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50 Percent of Children Aged 2 to 5 Years Fear Doctor Visits

Parents say most common worry is fear of getting a shot; some children also have stranger anxiety

child checkup

WEDNESDAY, Oct. 31, 2018 (HealthDay News) -- Half of parents report that their children aged 2 to 5 years are afraid of going to the doctor, according to survey results published in the Oct. 15 Mott Poll Report.

For the C.S. Mott Children's Hospital National Poll on Children's Health, Sarah J. Clark, M.P.H., and colleagues asked a sample of 2,074 randomly selected parents aged 18 years and older about whether their children, aged 2 to 5 years, are afraid of going to the doctor. The report is based on responses from 726 parents.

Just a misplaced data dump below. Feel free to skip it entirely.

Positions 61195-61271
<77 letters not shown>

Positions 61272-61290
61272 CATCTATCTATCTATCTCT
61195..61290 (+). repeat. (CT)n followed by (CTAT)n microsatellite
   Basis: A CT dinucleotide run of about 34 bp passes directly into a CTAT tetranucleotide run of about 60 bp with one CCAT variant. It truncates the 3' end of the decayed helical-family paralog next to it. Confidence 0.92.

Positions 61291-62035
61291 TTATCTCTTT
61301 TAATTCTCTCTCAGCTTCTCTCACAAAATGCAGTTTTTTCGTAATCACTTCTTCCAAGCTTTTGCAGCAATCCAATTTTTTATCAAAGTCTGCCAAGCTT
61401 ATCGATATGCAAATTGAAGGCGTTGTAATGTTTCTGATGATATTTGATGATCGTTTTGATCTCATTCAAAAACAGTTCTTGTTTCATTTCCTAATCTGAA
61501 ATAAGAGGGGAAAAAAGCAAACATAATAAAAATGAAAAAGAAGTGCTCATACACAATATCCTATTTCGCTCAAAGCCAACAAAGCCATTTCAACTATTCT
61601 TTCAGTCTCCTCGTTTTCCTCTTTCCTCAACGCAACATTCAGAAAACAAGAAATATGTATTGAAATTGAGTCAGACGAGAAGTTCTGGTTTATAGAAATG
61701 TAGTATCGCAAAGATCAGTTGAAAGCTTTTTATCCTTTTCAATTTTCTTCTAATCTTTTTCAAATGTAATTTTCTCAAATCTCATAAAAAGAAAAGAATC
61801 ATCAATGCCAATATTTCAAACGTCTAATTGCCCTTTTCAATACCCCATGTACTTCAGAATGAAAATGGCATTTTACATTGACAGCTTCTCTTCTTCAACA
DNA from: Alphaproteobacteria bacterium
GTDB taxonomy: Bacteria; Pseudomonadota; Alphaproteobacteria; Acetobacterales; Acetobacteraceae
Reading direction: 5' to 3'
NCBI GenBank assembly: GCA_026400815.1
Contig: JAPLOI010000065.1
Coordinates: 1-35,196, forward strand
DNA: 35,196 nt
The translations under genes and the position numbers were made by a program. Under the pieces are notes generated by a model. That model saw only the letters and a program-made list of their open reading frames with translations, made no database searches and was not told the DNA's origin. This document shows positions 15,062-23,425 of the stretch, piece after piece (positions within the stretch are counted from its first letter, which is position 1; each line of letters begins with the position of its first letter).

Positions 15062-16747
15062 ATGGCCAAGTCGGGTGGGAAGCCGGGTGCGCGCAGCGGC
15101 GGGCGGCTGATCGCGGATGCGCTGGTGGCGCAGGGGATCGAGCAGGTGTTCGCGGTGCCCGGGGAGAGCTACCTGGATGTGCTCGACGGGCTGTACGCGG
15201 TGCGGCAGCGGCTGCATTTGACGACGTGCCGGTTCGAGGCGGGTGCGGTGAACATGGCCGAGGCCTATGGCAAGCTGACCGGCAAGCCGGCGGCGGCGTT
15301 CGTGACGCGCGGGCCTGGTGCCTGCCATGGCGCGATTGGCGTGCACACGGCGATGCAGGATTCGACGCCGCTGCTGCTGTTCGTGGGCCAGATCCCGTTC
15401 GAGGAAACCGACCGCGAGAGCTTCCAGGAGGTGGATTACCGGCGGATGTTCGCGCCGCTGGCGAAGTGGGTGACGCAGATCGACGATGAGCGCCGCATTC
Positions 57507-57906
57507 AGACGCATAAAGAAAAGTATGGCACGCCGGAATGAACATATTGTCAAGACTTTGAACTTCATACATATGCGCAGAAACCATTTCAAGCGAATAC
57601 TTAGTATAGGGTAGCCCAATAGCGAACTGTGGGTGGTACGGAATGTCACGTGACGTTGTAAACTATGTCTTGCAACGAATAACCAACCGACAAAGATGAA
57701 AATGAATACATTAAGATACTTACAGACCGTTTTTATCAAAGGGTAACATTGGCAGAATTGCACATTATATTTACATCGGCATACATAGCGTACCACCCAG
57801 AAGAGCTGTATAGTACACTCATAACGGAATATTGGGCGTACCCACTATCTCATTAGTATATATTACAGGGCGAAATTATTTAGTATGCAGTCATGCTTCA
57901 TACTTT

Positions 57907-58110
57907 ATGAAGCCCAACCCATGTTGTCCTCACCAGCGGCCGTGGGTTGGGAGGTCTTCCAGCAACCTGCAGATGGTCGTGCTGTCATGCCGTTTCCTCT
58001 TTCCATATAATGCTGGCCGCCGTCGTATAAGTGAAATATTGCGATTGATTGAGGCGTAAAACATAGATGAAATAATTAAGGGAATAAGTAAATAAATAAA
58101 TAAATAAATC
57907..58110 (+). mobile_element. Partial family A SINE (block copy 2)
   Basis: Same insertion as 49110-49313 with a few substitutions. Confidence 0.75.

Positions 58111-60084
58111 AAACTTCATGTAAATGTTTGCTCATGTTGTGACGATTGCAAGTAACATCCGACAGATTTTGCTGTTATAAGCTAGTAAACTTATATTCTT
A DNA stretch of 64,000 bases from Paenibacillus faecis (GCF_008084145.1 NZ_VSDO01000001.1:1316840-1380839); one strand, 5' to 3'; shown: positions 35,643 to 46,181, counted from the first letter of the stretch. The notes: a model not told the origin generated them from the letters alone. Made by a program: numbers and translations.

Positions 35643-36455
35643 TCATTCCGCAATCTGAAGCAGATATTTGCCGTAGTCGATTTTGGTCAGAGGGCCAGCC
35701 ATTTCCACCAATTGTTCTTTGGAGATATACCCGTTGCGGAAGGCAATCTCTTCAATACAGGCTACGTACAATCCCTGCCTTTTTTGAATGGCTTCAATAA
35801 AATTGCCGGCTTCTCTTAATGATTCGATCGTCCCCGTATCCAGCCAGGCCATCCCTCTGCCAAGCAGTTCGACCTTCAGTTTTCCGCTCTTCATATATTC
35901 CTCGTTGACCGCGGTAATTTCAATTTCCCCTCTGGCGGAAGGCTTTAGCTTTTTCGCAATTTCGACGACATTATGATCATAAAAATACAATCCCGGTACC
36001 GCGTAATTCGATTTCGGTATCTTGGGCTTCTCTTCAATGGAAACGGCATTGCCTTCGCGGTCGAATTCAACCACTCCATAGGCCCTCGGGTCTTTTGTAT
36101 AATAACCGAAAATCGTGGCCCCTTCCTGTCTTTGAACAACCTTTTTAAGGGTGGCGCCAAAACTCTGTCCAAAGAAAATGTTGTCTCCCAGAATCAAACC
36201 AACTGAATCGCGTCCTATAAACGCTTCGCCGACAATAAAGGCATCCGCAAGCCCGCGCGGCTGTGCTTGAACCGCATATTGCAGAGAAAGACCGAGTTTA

The researchers found that half of parents reported their child is afraid of going to the doctor either at some or most visits (26 percent) or once in a while (24 percent). Among children aged 2 to 3 years, the most common reasons for being scared were fear of getting a shot (66 percent) and stranger anxiety (43 percent). For children aged 4 to 5 years, overwhelmingly the most common reason for fear was the child being scared of getting a shot (89 percent). Other reasons in the older age group included stranger anxiety (14 percent) and negative memories of being sick (13 percent). Four percent of parents said they had postponed a vaccine for their young child because of fear of doctor visits.

"We found that children's anxiety can negatively impact parents' interactions with providers during visits and even causes a small proportion of families to postpone or cancel appointments," Clark said in a statement.

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